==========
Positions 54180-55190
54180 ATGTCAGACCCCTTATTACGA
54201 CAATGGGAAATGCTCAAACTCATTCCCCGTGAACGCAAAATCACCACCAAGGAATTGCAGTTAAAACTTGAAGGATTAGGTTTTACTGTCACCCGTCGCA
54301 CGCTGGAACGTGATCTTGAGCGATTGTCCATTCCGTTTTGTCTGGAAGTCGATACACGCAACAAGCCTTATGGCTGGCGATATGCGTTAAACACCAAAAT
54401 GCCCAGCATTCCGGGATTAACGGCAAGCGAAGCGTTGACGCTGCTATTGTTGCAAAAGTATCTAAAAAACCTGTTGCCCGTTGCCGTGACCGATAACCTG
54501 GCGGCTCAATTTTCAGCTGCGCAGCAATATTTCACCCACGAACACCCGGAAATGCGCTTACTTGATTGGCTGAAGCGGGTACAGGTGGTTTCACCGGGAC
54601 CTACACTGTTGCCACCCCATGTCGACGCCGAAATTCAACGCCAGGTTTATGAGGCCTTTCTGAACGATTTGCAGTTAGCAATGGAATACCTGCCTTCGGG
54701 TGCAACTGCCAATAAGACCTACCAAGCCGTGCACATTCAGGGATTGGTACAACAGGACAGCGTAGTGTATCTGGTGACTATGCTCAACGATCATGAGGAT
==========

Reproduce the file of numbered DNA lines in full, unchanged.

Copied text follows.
Positions 54180-55190
54180 ATGTCAGACCCCTTATTACGA
54201 CAATGGGAAATGCTCAAACTCATTCCCCGTGAACGCAAAATCACCACCAAGGAATTGCAGTTAAAACTTGAAGGATTAGGTTTTACTGTCACCCGTCGCA
54301 CGCTGGAACGTGATCTTGAGCGATTGTCCATTCCGTTTTGTCTGGAAGTCGATACACGCAACAAGCCTTATGGCTGGCGATATGCGTTAAACACCAAAAT
54401 GCCCAGCATTCCGGGATTAACGGCAAGCGAAGCGTTGACGCTGCTATTGTTGCAAAAGTATCTAAAAAACCTGTTGCCCGTTGCCGTGACCGATAACCTG
54501 GCGGCTCAATTTTCAGCTGCGCAGCAATATTTCACCCACGAACACCCGGAAATGCGCTTACTTGATTGGCTGAAGCGGGTACAGGTGGTTTCACCGGGAC
54601 CTACACTGTTGCCACCCCATGTCGACGCCGAAATTCAACGCCAGGTTTATGAGGCCTTTCTGAACGATTTGCAGTTAGCAATGGAATACCTGCCTTCGGG
54701 TGCAACTGCCAATAAGACCTACCAAGCCGTGCACATTCAGGGATTGGTACAACAGGACAGCGTAGTGTATCTGGTGACTATGCTCAACGATCATGAGGAT